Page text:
A will is the most common way to transfer real property upon a person’s death, but this does not avoid probate. Probate can be expensive with attorney fees and court costs and can take up to a year to complete.  The way to keep all of your assets out of probate is to set up a trust. Yet for many whose estate consists primarily of the home, the money to establish a trust may be unaffordable.

Californians have an easy remedy to keep their home out of probate with the passage of Assembly Bill 139 which became effective in 2016, creates the Revocable Transfer on Death (TOD) Deed which would transfer to a named beneficiary 1 to 4 unit residential real properties on the death of its owner without a probate proceeding or a living trust.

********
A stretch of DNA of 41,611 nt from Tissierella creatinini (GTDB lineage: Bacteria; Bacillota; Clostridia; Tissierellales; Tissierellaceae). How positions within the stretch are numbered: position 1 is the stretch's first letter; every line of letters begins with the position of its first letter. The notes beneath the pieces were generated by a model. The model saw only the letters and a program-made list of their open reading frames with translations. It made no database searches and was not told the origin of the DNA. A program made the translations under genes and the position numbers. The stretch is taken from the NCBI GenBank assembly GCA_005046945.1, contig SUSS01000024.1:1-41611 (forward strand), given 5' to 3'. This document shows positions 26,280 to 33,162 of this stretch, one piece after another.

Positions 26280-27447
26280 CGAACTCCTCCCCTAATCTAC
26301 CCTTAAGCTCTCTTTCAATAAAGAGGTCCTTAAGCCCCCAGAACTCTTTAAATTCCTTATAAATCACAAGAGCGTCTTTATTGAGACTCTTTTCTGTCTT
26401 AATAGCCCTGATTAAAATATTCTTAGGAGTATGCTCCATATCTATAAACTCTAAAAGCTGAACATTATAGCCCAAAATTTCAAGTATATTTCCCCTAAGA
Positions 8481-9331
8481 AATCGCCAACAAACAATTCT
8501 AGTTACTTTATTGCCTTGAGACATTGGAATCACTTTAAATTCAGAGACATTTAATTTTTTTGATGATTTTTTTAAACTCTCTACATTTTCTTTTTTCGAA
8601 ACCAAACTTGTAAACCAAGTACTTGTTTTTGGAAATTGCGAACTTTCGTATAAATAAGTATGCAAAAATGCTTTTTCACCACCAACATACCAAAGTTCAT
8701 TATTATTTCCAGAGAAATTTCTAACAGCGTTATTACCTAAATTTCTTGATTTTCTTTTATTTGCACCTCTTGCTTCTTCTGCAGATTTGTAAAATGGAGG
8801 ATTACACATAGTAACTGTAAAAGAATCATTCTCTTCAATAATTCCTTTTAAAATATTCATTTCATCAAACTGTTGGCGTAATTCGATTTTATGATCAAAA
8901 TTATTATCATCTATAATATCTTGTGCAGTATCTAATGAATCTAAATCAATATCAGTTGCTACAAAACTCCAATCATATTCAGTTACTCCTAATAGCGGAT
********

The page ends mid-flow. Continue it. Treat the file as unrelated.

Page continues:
The Revocable Transfer on Death deed is the most simple and inexpensive transfer mechanism on the market today. Furthermore, it may be the only tool available to unmarried homeowners who wish to leave their property to a lifelong partner, family member, friend, or loved one upon death. .

The deed has no effect until a person dies, and can be revoked at any time. The revocable TOD deed must be signed, dated and acknowledged before a notary public, and must be recorded at the County within 60 days after execution.

 

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